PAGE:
We know it has pitch and beat. But it turns out that music has a distinct shape too.
In the wake of centuries of effort to seek deep connections between music and mathematics, a team today concludes that music does have geometry.
More than 2000 years ago, Pythagoras discovered that pleasing musical intervals could be described using simple ratios. And the idea of the so-called musica universalis or "music of the spheres" emerged in the Middle Ages which said that the proportions in the movements of the celestial bodies - the sun, moon and planets - could be viewed as a form of music, inaudible but perfectly harmonious.
Now, three music professors - Clifton Callender at Florida State University, Ian Quinn at Yale University, and Dmitri Tymoczko at Princeton University - have devised a new way of analysing and categorising music to reduce musical works to their mathematical essence, suggesting that mathematics is a more fundamental language of nature than music.
Following a pioneernig effort by Prof Tymoczko in 2006, the trio has now outlined a method called "geometrical music theory" in the journal Science that they say can turn music into shapes.
"To me," Prof Tymoczko says "the most satisfying aspect of this research is that we can now see that there is a logical structure linking many, many different musical concepts. To some extent, we can represent the history of music as a long process of exploring different symmetries and different geometries."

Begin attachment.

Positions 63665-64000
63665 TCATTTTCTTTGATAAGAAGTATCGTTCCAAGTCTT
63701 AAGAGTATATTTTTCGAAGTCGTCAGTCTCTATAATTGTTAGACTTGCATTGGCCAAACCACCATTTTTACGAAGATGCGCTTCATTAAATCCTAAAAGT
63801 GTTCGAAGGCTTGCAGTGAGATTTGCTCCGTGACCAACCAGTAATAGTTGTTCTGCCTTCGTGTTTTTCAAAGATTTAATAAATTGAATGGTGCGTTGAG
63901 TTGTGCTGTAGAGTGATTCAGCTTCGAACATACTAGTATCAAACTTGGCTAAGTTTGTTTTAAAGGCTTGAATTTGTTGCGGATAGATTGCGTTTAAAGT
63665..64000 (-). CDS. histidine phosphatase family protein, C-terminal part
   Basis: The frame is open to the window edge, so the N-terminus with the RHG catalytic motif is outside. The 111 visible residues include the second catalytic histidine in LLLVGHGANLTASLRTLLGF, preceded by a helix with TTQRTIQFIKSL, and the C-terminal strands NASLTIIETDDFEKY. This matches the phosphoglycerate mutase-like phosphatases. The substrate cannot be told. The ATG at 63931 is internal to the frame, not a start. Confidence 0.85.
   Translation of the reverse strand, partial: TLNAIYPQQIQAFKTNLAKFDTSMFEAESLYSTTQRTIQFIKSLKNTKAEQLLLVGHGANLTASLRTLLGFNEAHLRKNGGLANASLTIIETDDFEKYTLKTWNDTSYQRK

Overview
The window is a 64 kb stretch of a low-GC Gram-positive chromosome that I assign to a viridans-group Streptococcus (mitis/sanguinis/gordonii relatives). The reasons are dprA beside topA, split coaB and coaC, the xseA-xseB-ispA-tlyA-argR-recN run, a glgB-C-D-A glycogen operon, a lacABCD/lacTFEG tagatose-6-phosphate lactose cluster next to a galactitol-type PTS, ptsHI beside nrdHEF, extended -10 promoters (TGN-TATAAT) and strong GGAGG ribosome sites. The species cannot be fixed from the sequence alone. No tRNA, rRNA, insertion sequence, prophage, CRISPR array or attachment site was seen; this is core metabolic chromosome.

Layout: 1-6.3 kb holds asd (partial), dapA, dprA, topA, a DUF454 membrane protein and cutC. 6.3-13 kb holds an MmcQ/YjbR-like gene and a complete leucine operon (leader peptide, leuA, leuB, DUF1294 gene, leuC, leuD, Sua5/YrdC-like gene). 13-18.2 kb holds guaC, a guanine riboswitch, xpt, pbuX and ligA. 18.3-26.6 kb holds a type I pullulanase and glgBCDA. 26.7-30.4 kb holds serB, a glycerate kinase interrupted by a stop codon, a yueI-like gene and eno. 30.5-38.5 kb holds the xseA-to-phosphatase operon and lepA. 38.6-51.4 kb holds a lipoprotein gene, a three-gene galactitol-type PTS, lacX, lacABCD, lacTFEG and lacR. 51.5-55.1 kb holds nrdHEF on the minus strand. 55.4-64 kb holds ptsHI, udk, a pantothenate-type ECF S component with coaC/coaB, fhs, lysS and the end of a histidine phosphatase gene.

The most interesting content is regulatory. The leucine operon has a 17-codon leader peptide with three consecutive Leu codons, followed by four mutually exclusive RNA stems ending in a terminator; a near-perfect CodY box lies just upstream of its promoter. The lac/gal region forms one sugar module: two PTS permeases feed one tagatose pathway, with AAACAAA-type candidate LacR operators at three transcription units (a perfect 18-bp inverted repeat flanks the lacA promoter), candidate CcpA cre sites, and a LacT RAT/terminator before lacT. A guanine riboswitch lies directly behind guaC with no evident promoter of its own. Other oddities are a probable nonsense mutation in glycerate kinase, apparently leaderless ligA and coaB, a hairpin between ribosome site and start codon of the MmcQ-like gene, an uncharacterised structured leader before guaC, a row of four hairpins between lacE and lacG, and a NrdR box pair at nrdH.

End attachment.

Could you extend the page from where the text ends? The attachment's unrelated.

"Our methods are not so great at distinguishing Aerosmith from the Rolling Stones," Tymoczko said. "But they might allow you to visualise some of the differences between John Lennon and Paul McCartney. Paul McCartney's tunes tend to look more traditional, John Lennon's tunes tend to be a little more "rock" - violating more of the traditional rules.
And they certainly help you understand more deeply how classical music relates to rock or is different from atonal music.
"The team can take sequences of notes, like chords, rhythms and scales, and categorize them so they can be grouped into "families."
They have found a way to assign mathematical structure to these families, so they can then be represented by points in complex geometrical spaces, much the way "x" and "y" coordinates, in the simpler system of high school algebra, correspond to points on a two-dimensional plane.
This achievement, they expect, will allow researchers to analyse and understand music in much deeper and more satisfying ways. "The music of the spheres isn't really a metaphor - some musical spaces really are spheres," said Tymoczko, who like Callender is also a composer.
"The whole point of making these geometric spaces is that, at the end of the day, it helps you understand music better. Having a powerful set of tools for conceptualizing music allows you to do all sorts of things you hadn't done before."
"You could create new kinds of musical instruments or new kinds of toys," he said. "You could create new kinds of visualisation tools - imagine going to a classical music concert where the music was being translated visually. We could change the way we educate musicians. There are lots of practical consequences that could follow from these ideas."
The work represents a significant departure from other attempts to quantify music, according to Rachel Wells Hall of the department of mathematics and computer science at St. Joseph's University in Philadelphia. In Science, she writes that their effort, "stands out both for the breadth of its musical implications and the depth of its mathematical content."